Quick summary: Working in pairs students are asked to investigate how news stories about climate change were reported 10 years ago compared to the present day. They then imagine the news about climate change 10 years in the future based upon the actions they can take for climate change today. Students begin by investigating articles about climate change from the past and the present day, comparing and analysing the language and techniques used to attract the attention of readers. Students then determine an action they could do now to fight climate change, and what news this might create 10 years in the future. They then create a news piece around this story, presented to audiences from the future.
This lesson has been created in partnership with WWF-Australia. Earth Hour is the world’s largest community-driven climate change campaign. At the centre of Earth Hour is switching off lights to show a commitment to taking action. Thousands of teachers use Earth Hour’s education program to enrich their curriculum and provide pathways for young people to create change in their world.
For the most up to date Earth Hour dates, times, and events, check here.
- Students recognise actions we can all take to limit climate change.
- Students identify some of the ways that messages about climate change have been communicated through the news, both in the past and in the present.
- Students recognise some of the techniques and language strategies used to portray information in news articles.
- Students understand some of the steps involved in creating a news piece, including the purpose of headlines and leading paragraphs.
- Students recognise that their own actions for climate change now may become the news stories of the future.
- Students understand the role of Earth Hour in communicating messages about climate change and climate change action.
21st century skills:
Australian Curriculum Mapping
Year 9 English
- Analyse how the construction and interpretation of texts, including media texts, can be influenced by cultural perspectives and other texts (ACELY1739)
- Interpret, analyse and evaluate how different perspectives of issue, event, situation, individuals or groups are constructed to serve specific purposes in texts (ACELY1742)
- Create imaginative, informative and persuasive texts that present a point of view and advance or illustrate arguments, including texts that integrate visual, print and/or audio features (ACELY1746)
- Review and edit students’ own and others’ texts to improve clarity and control over content, organisation, paragraphing, sentence structure, vocabulary and audio/visual features (ACELY1747)
Year 10 English
- Use comprehension strategies to compare and contrast information within and between texts, identifying and analysing embedded perspectives, and evaluating supporting evidence (ACELY1754)
- Create sustained texts, including texts that combine specific digital or media content, for imaginative, informative, or persuasive purposes that reflect upon challenging and complex issues (ACELY1756)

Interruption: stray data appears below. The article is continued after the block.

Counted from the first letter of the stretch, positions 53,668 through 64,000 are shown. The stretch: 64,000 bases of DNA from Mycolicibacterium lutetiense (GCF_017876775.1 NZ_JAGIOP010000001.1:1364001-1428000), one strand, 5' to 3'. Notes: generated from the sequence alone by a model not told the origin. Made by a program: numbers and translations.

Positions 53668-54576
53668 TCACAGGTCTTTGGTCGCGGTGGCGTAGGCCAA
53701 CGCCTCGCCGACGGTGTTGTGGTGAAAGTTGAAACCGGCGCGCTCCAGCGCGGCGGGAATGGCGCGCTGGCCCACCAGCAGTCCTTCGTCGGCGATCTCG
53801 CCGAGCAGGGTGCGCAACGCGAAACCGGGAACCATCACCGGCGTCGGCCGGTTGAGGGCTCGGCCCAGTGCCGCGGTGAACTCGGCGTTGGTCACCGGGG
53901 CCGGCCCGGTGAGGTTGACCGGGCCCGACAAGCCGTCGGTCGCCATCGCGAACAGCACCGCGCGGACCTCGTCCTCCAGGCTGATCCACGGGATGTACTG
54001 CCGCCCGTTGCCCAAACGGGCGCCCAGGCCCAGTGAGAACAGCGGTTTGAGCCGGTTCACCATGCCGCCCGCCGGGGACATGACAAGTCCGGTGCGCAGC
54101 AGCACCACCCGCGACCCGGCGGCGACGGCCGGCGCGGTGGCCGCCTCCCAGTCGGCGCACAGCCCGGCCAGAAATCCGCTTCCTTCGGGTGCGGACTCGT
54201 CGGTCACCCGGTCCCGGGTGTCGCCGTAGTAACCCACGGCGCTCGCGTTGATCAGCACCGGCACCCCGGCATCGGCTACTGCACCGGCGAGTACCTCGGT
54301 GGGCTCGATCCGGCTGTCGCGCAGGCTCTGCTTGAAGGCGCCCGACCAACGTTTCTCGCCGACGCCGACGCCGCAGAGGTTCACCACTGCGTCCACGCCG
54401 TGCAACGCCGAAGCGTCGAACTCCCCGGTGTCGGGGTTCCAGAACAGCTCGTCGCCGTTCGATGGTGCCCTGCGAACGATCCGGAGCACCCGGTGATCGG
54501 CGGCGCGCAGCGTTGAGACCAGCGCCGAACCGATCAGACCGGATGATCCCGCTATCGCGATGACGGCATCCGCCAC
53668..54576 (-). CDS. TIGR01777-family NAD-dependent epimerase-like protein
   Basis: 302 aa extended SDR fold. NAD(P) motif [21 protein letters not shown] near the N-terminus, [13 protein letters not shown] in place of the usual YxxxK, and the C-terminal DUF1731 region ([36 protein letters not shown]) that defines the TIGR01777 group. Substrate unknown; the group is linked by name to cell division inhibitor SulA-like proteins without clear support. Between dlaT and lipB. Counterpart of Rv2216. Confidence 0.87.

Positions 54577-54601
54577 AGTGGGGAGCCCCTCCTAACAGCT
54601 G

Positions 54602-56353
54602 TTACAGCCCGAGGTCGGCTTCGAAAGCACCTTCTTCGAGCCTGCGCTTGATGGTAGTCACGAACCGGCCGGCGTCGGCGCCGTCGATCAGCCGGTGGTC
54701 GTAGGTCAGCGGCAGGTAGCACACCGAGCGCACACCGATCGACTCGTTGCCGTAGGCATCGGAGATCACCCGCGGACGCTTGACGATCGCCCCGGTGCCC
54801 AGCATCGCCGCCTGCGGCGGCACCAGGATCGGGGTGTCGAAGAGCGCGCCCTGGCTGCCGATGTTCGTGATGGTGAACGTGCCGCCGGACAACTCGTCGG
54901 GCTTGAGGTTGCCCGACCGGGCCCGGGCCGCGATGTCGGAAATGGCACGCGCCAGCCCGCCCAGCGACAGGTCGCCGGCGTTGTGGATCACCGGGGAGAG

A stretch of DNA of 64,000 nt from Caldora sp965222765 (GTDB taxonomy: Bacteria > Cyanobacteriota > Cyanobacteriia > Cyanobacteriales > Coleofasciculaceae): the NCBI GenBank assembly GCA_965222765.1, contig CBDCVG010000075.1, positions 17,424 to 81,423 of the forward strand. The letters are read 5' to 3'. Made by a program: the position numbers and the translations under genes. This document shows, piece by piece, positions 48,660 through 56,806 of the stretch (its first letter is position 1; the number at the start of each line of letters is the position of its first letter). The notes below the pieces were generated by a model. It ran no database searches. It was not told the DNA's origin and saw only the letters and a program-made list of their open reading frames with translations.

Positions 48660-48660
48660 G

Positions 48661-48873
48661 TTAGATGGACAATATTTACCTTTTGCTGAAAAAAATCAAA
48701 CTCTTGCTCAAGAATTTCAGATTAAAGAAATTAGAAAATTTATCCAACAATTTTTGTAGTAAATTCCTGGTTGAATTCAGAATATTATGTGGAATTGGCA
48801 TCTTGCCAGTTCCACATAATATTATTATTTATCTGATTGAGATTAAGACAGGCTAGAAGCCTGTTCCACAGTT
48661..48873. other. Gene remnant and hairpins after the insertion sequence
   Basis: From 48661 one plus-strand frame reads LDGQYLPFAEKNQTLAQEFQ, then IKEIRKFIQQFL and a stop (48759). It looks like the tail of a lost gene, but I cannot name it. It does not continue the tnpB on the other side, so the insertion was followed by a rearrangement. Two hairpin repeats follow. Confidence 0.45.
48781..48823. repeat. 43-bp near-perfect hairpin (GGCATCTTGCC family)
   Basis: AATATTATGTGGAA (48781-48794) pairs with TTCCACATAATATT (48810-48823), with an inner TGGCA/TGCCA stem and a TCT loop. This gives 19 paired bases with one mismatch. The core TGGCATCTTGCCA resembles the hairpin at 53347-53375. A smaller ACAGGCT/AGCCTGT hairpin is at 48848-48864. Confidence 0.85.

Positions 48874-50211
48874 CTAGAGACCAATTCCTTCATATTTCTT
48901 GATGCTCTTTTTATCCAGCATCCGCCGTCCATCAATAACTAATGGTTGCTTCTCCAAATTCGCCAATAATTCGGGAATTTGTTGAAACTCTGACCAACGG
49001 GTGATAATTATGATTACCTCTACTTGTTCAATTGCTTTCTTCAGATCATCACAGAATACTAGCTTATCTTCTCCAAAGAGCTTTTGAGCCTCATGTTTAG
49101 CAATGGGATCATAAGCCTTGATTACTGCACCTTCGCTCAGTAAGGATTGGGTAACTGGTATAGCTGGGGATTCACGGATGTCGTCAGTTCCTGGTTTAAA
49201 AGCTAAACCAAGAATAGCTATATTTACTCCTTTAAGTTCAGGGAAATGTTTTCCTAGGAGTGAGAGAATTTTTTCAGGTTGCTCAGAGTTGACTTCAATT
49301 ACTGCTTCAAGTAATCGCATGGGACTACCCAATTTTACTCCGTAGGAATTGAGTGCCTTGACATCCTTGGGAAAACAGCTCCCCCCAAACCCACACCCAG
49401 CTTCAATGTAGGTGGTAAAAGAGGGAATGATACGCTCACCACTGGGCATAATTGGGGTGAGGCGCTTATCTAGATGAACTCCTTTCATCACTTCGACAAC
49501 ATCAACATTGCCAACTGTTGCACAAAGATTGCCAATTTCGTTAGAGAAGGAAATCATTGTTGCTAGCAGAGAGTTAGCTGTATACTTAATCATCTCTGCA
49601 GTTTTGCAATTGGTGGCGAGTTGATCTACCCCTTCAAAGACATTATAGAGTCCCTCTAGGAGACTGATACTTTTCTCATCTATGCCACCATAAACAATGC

- Review, edit and refine students’ own and others’ texts for control of content, organisation, sentence structure, vocabulary, and/or visual features to achieve particular purposes and effects (ACELY1757)
Syllabus outcomes: EN5-8D, EN5-2A, EN5-1A, SC5-12ES.
General capabilities: Literacy, Critical and creative thinking, Personal and social capability.
Cross-curriculum priority: Sustainability OI.1, OI.6.
Relevant parts of Year 9 English achievement standards: Students understand how to use a variety of language features to create different levels of meaning. In creating texts, students demonstrate how manipulating language features and images can create innovative texts. Students create texts that respond to issues, interpreting and integrating ideas from other texts. They edit for effect, selecting vocabulary and grammar that contribute to the precision and persuasiveness of texts and using accurate spelling and punctuation.
Relevant parts of Year 10 English achievement standards: Students show how the selection of language features can achieve precision and stylistic effect, and create a wide range of texts to articulate complex ideas. They demonstrate understanding of grammar, vary vocabulary choices for impact, and accurately use spelling and punctuation when creating and editing texts.
Topic: Earth Hour, Climate Change.
Unit of work: Earth Hour – Secondary.
Time required: 120+ minutes
Level of teacher scaffolding: Medium – lead students in discussion, guide students through creating a news piece.
Resources required: Student Worksheet – one copy per student OR computers/tablets to access the online worksheet. Device capable of presenting a website to the class. How to be persuasive presentation (PDF version here), Inverted pyramid model of journalistic writing, Tips for writing a news article – Secondary, Tips for creating a news report – Secondary, Assessment Rubric – Years 9 & 10, Pledge poster.
Digital technology opportunities: Digital sharing capabilities.
Keywords: Earth Hour, climate change, past, present, future, news makers, action.
Cool Australia’s curriculum team continually reviews and refines our resources to be in line with changes to the Australian Curriculum.